For CCC students, health care means reaching out to the community

Article by: Janet Paulson

CCC nursing students were visiting poor, isolated residents of a downtown Portland hotel when one of their regulars told them about a man who needed help.

He wasn’t on their caseload, but the students checked on him. They could see right away he was very sick.
The students reported his condition to the nonprofit they work with, The McDonald Center, which got the man medical care and arranged for hospice services and chaplain visits. He did so well on hospice, he was taken off hospice and lived a while longer before succumbing to the disease.

This is just one of many ways CCC nursing students are bettering the lives of those in their community, says nursing instructor Carol Dodson.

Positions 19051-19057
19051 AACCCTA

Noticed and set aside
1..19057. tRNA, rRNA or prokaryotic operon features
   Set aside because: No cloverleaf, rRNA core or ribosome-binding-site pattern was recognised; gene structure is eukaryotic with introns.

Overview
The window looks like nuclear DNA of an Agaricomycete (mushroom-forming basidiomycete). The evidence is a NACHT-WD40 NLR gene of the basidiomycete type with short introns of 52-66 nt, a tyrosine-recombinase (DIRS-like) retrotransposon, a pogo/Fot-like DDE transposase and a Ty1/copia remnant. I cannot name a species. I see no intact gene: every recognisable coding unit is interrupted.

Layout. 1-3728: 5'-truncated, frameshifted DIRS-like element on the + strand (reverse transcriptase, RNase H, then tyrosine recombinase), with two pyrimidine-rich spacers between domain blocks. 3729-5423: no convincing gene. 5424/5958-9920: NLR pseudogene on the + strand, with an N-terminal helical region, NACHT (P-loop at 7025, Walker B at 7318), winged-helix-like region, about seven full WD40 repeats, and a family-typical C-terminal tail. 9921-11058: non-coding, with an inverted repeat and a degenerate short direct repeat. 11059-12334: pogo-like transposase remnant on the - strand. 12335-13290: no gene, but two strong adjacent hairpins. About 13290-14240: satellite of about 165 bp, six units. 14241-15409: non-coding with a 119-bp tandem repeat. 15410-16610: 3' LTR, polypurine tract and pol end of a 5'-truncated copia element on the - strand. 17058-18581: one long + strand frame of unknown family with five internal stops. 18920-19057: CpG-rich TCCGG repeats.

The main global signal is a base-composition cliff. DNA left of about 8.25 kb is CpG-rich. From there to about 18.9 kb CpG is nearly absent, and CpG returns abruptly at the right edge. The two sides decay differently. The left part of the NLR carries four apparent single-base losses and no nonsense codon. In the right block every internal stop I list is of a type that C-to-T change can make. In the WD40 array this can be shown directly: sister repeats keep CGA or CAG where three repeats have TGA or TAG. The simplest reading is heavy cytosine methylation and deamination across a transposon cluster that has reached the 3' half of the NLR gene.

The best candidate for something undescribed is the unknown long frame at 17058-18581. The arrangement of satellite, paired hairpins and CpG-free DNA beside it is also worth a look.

Students also assist with a women’s shelter and a Catholic chapel that aids the homeless.

“We’ve been doing this work for 15 years,” Dodson says. “I’m so proud of our students. They’re reaching out to people who often have nobody. Many have mental illnesses, substance abuse problems and lack coping skills. For some, these students are their only visitors.”

Nursing students also participate in free childhood immunization clinics. At Veterans Health Fairs, they provide education and screenings to veterans and their families.

This work has become an integral part of CCC’s health care curriculum, says Barb Cannon, chair of the Nursing Department.

“More and more, nursing jobs are not just in hospitals, they’re in the community where there’s more focus on preventive health care,” Cannon says. “We can’t imagine not making this connection. It helps our students become well-rounded, holistic nurses.”

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